HUH? Okay, if you are not a Federal employee this is Greek to you. At age 65 you are automatically enrolled in Part A of traditional (AKA “Original Medicare). This is for hospital care. There is no charge for this. You already paid for it through payroll deduction. CSRS (Civil Service Retirement System) employees have Medicare but NOT Social Security taxes withheld from their income. At age 65, you can choose to also enroll in Part B OR enroll in a Medicare Advantage Plan. Here is the trap for those of you who are married and retired CSRS employees.
- You choose Part B, for which you must pay a monthly premium (currently $104.90).
- You have three options to pay this premium
- by mail (check or credit card) in quarterly installments
- by debit from your bank or credit union (called EZ Pay)
- by deduction from your retirement check from OPM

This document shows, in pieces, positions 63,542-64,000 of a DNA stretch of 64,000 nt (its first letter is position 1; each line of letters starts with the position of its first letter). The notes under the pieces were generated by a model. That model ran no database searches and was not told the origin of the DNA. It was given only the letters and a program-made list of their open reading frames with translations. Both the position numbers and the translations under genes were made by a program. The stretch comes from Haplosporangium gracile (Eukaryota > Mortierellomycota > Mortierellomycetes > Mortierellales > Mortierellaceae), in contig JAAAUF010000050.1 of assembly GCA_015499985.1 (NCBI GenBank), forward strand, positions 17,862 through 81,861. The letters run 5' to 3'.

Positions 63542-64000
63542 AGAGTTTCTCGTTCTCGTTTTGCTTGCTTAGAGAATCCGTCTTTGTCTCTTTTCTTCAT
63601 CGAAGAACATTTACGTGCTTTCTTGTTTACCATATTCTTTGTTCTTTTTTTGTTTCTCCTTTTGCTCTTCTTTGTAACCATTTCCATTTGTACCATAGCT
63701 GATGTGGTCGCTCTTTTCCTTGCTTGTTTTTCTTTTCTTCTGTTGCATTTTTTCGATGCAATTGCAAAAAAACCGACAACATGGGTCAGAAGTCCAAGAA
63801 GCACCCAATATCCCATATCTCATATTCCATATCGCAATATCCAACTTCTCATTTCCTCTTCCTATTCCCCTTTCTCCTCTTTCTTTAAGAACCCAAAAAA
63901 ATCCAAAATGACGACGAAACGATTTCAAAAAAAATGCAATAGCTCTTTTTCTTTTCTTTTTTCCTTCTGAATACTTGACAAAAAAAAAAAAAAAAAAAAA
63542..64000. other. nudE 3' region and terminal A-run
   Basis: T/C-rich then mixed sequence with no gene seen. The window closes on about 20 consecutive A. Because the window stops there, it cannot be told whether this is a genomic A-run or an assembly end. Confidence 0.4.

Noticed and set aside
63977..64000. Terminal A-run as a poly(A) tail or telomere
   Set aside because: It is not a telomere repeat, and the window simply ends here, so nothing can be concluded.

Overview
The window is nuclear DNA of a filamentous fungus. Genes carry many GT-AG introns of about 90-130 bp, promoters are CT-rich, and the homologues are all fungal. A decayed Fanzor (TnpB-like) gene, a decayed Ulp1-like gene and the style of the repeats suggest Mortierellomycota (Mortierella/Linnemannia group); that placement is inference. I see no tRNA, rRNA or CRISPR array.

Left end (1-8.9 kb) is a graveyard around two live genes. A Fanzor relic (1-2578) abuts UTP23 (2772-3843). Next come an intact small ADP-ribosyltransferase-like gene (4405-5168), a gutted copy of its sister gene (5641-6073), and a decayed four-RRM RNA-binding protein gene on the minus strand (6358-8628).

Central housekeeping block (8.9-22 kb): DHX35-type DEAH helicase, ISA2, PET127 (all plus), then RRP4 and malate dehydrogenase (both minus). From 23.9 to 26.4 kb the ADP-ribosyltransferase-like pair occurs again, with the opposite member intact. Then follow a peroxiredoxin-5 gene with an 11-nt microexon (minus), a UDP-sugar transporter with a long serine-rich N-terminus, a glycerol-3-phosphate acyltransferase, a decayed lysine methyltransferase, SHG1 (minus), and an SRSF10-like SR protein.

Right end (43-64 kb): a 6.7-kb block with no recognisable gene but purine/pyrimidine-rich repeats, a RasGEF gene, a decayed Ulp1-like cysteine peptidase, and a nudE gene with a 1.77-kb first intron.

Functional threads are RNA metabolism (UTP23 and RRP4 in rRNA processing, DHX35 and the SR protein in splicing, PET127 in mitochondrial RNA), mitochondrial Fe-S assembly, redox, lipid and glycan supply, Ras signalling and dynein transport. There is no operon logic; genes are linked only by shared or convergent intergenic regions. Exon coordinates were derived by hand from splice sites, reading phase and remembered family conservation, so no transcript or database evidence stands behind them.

- The catch: Whose Medicare account applies to you?
Despite the fact that my spouse (the former CSRS employee) paid into Medicare for more than 30 years (and I, several years less), unnoticed by us, the Social Security Administration (which operates Medicare) assigned her to my SSN (same number used for Medicare, with a suffix added). Result, the deduction from her retirement check is NOT possible. Nor, apparently, can her “claim” be switched to her number. Now, what is the big deal you might ask? She is still covered. We can still have the premium debited from the bank. True, but aside from the principle of the thing (which to us is no small matter–since she paid in for all those years) the setup for deduction from her retirement check is a simple, one-time deal. We never have to worry about bank account balance issues, changing accounts, etc.